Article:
Posted on August 20, 2019 by staff

Hundreds of lives saved through new tech to spot sepsis


The NHS has claimed to have saved hundreds of people from sepsis thanks to better use of digital technology in hospitals.

In a major nationwide push to tackle the condition, including a one hour identification and treatment ambition, new ‘alert and action’ tech is being introduced which uses algorithms to read patients’ vital signs and alert medics of the warning sign of sepsis.

Sepsis – also known as blood poisoning – is a life-threatening response to an infection in the body, where the immune system damages tissues and organs.

Three leading hospitals are using alerts to help identify sepsis and tell doctors when patients with the serious condition are getting worse, ahead of the measures being rolled out across England as part of the NHS Long Term Plan.

NHS leaders in Cambridge, Liverpool and Berkshire are now helping the rest of the health service to adopt tools to spot it, which costs 37,000 lives a year.

In Liverpool, the hospital’s digital system brings together lab results and patient observations into one place to help staff diagnose and treat suspected sepsis, saving up to 200 lives a year.

In Cambridge, deaths from sepsis have fallen consistently over the last three years, with at least 64 lives saved in the past year, which is being put down to the alert and action feature.

In Berkshire since introducing a digital system, the Trust has increased screening rates by 70% with nine in 10 patients now consistently screened for sepsis during admission as opposed to two in ten beforehand, allowing doctors to spot more cases sooner.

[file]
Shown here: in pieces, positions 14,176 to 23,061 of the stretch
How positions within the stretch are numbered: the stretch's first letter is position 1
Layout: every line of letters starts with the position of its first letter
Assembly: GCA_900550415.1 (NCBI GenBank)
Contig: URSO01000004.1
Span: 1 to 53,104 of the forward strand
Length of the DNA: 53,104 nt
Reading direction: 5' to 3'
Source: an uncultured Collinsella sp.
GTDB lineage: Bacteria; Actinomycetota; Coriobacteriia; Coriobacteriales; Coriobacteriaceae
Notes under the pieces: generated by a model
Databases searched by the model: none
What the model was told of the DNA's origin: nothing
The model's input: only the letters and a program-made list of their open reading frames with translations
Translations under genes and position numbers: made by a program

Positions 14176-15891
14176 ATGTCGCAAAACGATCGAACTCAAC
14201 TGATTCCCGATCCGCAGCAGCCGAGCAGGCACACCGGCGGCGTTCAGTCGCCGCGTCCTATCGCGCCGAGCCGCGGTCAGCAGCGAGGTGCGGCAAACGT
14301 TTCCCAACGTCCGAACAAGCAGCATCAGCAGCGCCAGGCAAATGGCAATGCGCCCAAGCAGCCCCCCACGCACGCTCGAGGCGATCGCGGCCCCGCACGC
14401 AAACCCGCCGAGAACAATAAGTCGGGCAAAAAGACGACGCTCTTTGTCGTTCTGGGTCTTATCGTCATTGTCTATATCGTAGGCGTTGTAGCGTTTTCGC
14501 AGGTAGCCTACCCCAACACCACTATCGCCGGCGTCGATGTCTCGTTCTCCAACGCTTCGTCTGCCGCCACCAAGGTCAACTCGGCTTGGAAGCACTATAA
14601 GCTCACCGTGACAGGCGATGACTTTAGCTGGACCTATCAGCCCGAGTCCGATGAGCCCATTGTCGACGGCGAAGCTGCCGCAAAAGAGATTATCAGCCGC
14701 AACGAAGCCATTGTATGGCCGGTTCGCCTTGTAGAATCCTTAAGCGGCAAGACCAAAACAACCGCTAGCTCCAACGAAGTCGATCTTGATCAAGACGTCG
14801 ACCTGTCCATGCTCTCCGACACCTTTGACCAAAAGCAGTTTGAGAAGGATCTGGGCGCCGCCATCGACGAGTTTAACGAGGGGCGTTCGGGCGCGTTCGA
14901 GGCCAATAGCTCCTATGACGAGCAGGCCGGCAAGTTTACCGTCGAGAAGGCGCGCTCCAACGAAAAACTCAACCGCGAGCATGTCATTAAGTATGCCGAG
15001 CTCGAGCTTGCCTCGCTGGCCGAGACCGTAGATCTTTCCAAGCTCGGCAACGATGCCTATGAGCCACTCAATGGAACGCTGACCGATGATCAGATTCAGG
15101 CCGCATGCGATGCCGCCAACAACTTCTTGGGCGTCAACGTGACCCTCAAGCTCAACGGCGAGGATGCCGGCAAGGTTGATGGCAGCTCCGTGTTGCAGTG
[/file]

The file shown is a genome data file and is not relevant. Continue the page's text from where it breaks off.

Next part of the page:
“Sepsis is an extremely serious condition, but as part of the NHS Long Term Plan we have made huge improvements in spotting and treating it quickly, with more than nine in 10 people getting the checks they need,” said Celia Ingham Clark, medical director for clinical effectiveness at NHS England and NHS Improvement.”

“Now, with the help of innovative digital tools, the NHS is saving more lives by getting even better at identifying and treating sepsis.

Dr Ron Daniels BEM, CEO of the UK Sepsis Trust, added: “These innovations involve technology that uses existing recognition strategies for sepsis. In the coming years, however, we expect that our improved understanding of the condition, combined with the embracing of evermore advancing technology, will ensure that we deliver the very best care to the patients who need it most urgently.”